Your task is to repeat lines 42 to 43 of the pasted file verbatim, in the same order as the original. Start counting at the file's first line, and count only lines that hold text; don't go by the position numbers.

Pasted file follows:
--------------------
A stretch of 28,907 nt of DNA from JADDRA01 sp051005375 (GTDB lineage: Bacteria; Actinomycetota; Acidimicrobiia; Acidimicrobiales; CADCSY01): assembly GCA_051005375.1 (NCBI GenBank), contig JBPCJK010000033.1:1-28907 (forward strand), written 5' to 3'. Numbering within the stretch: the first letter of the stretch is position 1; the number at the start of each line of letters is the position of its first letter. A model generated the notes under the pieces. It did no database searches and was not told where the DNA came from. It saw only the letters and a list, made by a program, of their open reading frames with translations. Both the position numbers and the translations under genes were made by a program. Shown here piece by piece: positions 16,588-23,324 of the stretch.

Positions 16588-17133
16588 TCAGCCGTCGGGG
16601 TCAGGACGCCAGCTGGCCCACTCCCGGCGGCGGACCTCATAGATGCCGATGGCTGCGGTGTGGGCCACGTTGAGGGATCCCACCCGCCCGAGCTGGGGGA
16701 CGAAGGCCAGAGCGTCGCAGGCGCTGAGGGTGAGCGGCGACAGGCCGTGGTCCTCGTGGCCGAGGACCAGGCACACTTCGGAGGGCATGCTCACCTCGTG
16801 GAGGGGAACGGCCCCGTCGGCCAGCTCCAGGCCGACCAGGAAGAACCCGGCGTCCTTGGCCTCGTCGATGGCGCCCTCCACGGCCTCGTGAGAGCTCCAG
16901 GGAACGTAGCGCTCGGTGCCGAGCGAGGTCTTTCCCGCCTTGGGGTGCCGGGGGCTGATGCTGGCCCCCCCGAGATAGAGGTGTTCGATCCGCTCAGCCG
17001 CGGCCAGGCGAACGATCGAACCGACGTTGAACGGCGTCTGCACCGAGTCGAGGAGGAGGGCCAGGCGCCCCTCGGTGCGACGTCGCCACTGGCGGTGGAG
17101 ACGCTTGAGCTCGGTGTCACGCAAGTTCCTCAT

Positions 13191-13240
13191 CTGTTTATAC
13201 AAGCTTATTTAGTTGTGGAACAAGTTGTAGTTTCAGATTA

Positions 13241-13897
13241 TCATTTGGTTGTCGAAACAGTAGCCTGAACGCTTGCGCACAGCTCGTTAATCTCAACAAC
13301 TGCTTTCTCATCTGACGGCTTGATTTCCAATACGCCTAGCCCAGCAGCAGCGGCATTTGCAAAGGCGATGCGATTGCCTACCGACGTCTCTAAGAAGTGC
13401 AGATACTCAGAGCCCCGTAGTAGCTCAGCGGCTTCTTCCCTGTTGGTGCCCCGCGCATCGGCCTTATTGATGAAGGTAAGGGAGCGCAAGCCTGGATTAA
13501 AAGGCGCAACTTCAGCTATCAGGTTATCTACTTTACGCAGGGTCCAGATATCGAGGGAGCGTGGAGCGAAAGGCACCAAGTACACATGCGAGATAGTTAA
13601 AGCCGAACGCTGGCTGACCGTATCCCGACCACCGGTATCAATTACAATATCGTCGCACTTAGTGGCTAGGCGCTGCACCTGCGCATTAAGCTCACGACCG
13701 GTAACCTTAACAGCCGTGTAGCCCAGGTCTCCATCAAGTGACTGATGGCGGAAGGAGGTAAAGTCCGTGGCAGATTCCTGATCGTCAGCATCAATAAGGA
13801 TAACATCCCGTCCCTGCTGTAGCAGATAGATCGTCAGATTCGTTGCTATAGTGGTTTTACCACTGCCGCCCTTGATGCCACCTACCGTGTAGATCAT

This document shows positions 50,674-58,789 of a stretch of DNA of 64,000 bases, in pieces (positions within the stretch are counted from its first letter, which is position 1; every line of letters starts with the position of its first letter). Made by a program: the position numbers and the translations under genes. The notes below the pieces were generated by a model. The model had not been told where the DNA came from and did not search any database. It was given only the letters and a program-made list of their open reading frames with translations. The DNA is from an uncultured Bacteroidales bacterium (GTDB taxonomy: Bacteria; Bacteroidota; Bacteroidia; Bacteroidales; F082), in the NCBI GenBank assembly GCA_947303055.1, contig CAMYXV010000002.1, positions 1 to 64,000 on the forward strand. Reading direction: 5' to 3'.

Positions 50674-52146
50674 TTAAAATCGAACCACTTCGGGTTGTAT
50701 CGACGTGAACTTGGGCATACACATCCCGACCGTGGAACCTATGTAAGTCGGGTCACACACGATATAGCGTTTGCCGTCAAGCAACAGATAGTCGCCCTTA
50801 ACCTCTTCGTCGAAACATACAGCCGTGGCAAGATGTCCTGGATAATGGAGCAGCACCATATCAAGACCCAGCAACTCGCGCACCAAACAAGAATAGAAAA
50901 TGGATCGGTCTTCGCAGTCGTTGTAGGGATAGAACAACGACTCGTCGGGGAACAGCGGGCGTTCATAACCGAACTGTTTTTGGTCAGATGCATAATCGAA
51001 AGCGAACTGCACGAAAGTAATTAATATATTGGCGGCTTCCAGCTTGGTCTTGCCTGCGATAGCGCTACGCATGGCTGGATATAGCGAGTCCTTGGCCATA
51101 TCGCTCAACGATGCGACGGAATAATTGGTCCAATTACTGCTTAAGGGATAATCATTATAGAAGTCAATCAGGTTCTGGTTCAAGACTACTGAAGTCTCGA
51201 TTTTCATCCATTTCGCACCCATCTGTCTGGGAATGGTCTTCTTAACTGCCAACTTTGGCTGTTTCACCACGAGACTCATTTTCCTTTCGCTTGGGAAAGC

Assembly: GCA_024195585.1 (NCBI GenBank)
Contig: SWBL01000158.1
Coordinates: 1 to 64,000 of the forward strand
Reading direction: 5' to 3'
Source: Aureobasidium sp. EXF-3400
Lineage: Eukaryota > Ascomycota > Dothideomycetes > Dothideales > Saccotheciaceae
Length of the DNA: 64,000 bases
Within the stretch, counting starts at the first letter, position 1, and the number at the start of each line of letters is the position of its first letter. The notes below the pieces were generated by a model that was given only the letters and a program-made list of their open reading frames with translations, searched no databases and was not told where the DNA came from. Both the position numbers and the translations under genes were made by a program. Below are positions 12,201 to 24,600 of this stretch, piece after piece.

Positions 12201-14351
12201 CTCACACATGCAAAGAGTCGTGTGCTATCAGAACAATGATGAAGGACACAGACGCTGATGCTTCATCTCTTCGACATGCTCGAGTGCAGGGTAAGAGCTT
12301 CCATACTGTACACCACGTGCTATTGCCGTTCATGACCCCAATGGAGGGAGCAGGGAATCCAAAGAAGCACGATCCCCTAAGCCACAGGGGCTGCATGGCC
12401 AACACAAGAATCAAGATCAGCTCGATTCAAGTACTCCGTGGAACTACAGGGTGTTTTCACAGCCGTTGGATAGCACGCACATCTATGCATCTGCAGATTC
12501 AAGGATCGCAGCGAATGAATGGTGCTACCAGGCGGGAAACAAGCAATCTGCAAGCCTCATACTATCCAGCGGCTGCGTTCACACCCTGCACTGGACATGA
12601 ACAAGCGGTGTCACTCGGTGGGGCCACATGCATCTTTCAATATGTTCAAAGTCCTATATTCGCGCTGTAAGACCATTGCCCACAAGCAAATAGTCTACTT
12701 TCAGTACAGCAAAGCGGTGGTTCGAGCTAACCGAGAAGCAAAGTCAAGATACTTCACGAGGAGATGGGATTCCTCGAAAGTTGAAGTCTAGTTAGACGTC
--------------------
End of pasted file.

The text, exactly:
12501 AAGGATCGCAGCGAATGAATGGTGCTACCAGGCGGGAAACAAGCAATCTGCAAGCCTCATACTATCCAGCGGCTGCGTTCACACCCTGCACTGGACATGA
12601 ACAAGCGGTGTCACTCGGTGGGGCCACATGCATCTTTCAATATGTTCAAAGTCCTATATTCGCGCTGTAAGACCATTGCCCACAAGCAAATAGTCTACTT